Divergent, Insurgent, Allegiant by Veronica Roth – and the making of the movies


The Divergent series is amazing, sorry if you are out of the loop and don’t know what it is all about yet cause it’s awesome. In fact, you must seriously begin catching up – as always though; book before movie. Divergent, Insurgent, and Allegiant are another mega-popular series in the ranks of dystopian future young adult (YA novels) and amongst those that have also been turned into movies.

Why are YA books so popular? – Especially dystopian future novels

I have a theory. Right or wrong, I think many people will agree that, even as adults, many YA books connect with us about trying to figure out who you are as a person, learning to deal with grief, or love, or friendship, or betrayal.

The dystopian future also seems to speak to the distrust of the government and media in todays environment in a more extreme way. It usually begins with the youth who are not being told everything they should – in Divergent, it is that they are sort of forced to live in a faction, made to conform to the expectations of that group, and risk death if their thoughts and actions are not in line with that group, and you find out how much the “bad” guys are trying to control them, but also how much their own people (including Tris’s family) knew and never told. Eventually the kids in the dystopian futures become key figures and leaders in leading social change, alongside adults who support the cause.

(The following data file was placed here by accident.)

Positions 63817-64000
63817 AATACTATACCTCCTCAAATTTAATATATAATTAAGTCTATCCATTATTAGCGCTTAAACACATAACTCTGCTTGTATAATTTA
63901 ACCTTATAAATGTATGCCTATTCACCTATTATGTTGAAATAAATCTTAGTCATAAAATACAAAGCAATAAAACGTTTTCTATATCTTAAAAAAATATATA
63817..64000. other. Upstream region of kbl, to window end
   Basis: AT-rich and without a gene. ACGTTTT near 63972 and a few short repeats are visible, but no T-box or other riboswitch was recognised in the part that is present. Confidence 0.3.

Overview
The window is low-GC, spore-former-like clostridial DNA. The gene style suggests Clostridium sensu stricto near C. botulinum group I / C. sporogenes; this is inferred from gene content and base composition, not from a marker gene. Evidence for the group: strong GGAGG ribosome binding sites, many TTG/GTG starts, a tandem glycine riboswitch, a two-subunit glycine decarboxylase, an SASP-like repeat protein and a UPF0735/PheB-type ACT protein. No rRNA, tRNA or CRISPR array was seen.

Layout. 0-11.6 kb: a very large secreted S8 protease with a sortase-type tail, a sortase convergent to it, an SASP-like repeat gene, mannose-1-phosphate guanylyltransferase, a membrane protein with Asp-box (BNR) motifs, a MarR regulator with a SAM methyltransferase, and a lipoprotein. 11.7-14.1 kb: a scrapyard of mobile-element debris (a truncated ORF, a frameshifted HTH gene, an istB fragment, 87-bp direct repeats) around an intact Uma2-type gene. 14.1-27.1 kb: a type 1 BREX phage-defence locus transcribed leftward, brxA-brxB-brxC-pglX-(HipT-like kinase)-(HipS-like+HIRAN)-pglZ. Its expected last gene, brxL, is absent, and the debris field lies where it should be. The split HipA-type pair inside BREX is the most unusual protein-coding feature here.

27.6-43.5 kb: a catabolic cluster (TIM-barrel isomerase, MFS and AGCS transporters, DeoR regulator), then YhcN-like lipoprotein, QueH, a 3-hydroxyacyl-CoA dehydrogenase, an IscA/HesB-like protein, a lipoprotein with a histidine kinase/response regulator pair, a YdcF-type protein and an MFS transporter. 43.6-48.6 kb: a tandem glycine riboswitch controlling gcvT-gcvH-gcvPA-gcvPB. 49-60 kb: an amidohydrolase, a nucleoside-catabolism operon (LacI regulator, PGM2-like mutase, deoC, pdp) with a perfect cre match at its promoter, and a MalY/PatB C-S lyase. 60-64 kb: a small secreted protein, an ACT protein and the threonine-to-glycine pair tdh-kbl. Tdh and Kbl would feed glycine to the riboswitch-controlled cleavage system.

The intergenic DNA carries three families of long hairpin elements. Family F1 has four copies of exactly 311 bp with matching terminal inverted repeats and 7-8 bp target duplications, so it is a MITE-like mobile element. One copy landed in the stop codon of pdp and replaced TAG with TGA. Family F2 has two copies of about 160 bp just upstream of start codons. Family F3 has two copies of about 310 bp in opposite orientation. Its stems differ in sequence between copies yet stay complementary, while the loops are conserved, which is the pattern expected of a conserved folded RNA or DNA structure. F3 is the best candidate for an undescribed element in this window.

Wanting to fit in and being willing to conform to do do because it is a risk to be different is more than a teenaged problem. I think that people of all ages have to struggle with that challenge. The main difference is that adults, in general, tend to be a little more secure in who they are – of course, I say that as an over simplification, because, as humans, I don’t think we ever lose that desire to fit in and be liked, we’re just more willing to do it on our own terms as we become more secure in who we are as individuals. For this reason, I think that this is why so many YA appeal to people of all ages.

In addition, I think that dystopian futures speak to people of all ages in other ways that YA novels from different genres do not. Look at Divergent – it speaks to social inclusion, such as with the factionless (those who don’t fit in), and to being different and non-conformity (such as being Divergent), and to having the courage to take on social change (such as defying the corrupt leaders and fighting selflessly for things to be different). Most of the time, I feel so blessed to live in Canada, it’s not like I live in a perfect country but it is far from the scariest or corrupt place to be in the world, however I feel it is (usually or almost always) very safe to partake in advocacy and social change in this country, while inspiring it in other countries. I feel like book like Divergent inspire people to be willing to expect better from society and engage in it, although maybe not through war as who the hell really wants to have to shoot people all the time.

The Depiction of Mental Health / Stability in the case of Caleb Prior and Peter